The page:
** Screening is in progress for 2018-19 ALPS. Letters inviting students to test for ALPS were mailed to qualified students.
Alternative Learning Program for Students (ALPS)
The Alternative Learning Program for Students (ALPS) is designed to meet the unique educational needs of academically talented students. At the elementary level, 3rd, 4th and 5th grade students are transported from their home school to attend Amerman Elementary School where they receive their entire academic instruction. Students learn the same Northville Board approved curriculum as their peers. This includes both the Common Core State Standards in English Language Arts and math, and Grade Level Content Standards in science and social studies. ALPS provides classroom interaction with similar learning peers and employs the learning strategies as described above for other classrooms in Northville Public Schools. In the ALPS classrooms, there is less emphasis placed on instruction and more emphasis placed on the application of knowledge.
Each elementary school has a website with information pertinent to their school and student learning opportunities. In addition, Amerman has a list of web resources on a variety of topics/subjects that anyone may access.
Advanced Program Entry
ALPs selection is based on a multitude of data points including NWEA (97th percentile), state testing, and an on-site assessment task. In-district parents will be notified in late-March if their student met the requirements. Parents whom live within the Northville Public Schools boundaries, and their child attends a private or charter school, must fill out the application on-line and submit the form to Dr. Sandra Brock, Director of Instruction at firstname.lastname@example.org
In cases where a student has not met the district criteria for ALPS, families may elect to file a final request for further review. This appeal, made to the Assistant Superintendent of Instruction must provide substantial evidences that a student will be successful in ALPS.
Requests must be received by June 18. Upon receipt of the appeal request, the Assistant Superintendent for Instruction will convene a review team which will be comprised of at least two other educators. The review team will meet by the end of July to review all appeals submitted to date. Appeals will not be accepted after June 18. Notification of the decision will be sent to the family within one week of the review team meeting. The decision of the appeal review team is final.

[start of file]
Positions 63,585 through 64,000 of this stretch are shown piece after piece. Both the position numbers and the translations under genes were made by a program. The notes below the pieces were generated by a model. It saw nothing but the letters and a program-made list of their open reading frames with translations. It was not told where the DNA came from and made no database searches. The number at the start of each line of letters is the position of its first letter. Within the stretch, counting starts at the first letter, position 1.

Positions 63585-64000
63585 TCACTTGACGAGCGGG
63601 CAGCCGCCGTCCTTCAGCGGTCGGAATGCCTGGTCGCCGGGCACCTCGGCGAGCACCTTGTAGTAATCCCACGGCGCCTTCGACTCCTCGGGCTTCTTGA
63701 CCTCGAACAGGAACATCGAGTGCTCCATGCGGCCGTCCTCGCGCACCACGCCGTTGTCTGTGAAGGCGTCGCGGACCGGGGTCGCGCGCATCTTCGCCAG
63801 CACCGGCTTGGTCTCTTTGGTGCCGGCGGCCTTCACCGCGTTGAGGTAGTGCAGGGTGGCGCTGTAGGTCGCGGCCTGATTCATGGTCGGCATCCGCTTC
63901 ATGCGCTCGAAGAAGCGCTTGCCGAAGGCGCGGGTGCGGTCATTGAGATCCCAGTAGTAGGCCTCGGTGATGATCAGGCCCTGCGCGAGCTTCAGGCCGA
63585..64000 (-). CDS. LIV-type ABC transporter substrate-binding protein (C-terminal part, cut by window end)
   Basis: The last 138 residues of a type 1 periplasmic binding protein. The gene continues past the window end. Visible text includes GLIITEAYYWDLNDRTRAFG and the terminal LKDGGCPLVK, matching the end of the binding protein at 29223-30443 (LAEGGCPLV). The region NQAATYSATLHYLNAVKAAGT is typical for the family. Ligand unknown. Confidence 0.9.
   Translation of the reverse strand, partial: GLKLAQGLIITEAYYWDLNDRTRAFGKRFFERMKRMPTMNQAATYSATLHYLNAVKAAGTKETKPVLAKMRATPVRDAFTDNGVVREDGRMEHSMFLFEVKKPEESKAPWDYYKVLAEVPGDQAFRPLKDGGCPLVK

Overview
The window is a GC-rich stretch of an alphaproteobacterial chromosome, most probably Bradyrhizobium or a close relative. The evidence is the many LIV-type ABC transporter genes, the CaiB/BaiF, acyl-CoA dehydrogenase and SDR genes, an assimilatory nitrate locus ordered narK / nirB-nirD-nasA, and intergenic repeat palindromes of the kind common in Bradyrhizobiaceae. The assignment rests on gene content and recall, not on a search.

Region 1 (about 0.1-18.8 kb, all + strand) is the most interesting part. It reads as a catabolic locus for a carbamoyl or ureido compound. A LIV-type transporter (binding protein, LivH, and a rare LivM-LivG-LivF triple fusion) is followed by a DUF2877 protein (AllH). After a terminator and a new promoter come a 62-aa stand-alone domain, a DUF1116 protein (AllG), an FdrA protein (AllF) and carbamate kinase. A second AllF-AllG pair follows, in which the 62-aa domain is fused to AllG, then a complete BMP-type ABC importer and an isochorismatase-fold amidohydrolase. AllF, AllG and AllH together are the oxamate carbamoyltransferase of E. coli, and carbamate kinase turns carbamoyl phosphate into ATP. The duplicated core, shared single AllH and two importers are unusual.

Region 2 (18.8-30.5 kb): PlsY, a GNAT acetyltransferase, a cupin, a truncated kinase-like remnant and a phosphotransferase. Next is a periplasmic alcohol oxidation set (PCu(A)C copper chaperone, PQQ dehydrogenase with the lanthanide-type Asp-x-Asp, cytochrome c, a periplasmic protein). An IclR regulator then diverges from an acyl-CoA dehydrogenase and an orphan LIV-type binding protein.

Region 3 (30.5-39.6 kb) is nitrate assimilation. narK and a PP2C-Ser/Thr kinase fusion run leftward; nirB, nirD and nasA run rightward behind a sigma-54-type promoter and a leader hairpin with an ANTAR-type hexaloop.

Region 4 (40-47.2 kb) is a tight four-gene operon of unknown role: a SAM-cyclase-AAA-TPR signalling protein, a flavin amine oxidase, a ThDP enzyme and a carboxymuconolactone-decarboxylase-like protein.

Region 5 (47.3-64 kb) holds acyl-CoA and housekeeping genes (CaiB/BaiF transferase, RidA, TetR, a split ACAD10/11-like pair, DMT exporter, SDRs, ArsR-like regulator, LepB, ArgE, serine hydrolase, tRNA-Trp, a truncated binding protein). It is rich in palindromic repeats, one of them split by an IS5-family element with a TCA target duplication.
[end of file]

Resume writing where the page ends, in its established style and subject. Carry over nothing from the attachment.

The following must be included in the appeal, which should be submitted to the Assistant Superintendent of Instructional Services:
A letter from the family/caregivers clearly detailing their reasoning for desiring ALPS placement
- A statement from the student detailing his/her reasoning for desiring ALPS placement.
- Demonstration of the student’s aptitude and/or achievement in English Language Arts AND math. This should include products that the student has authored or created that demonstrates creativity and strong language skills. It can include a photograph of the product with explanation, written composition, media presentation, etc. It should also include work that demonstrates the student’s ability to think mathematically. This is not the same as computation where students are given a series of problems and they compute the answers. The product should show reasoning, problem solving, etc.
The following may be included as part the appeal request:
- A written recommendation from one past teacher
- Examples of the student’s work done through NPS or through an outside entity
- Performance through academic math competitions
The appeal and the student’s compiled academic record will be reviewed. If deemed necessary by the Assistant Superintendent, a meeting with the family/caregivers will be held to gather additional information.
Criteria to consider
When considering the appeal, the committee will examine the following:
- The information submitted to the Appeal Review Team.
- Was there reason to suspect that the student’s performance on standardized testing may have been negatively impacted by contextual factors: illness, emotional distress, inappropriate test administration, etc?
- To what extent did the student fail to obtain testing scores that qualified him/her for ALPS? Was the gap broad? Was the gap across all tested areas or skills?
- Did the student’s academic record suggest a consistent pattern of performance which is exemplary when compared to his/her peers?
- Are their contextual factors that make the student a strong/weak candidate for advanced placement in both reading and math? Factors such as, but not limited to the student’s ability to cope with increased rigor, work with ALPS peers, manage transition, etc.
- Has the student appealed the decision in a previous year? If so, what is different this time?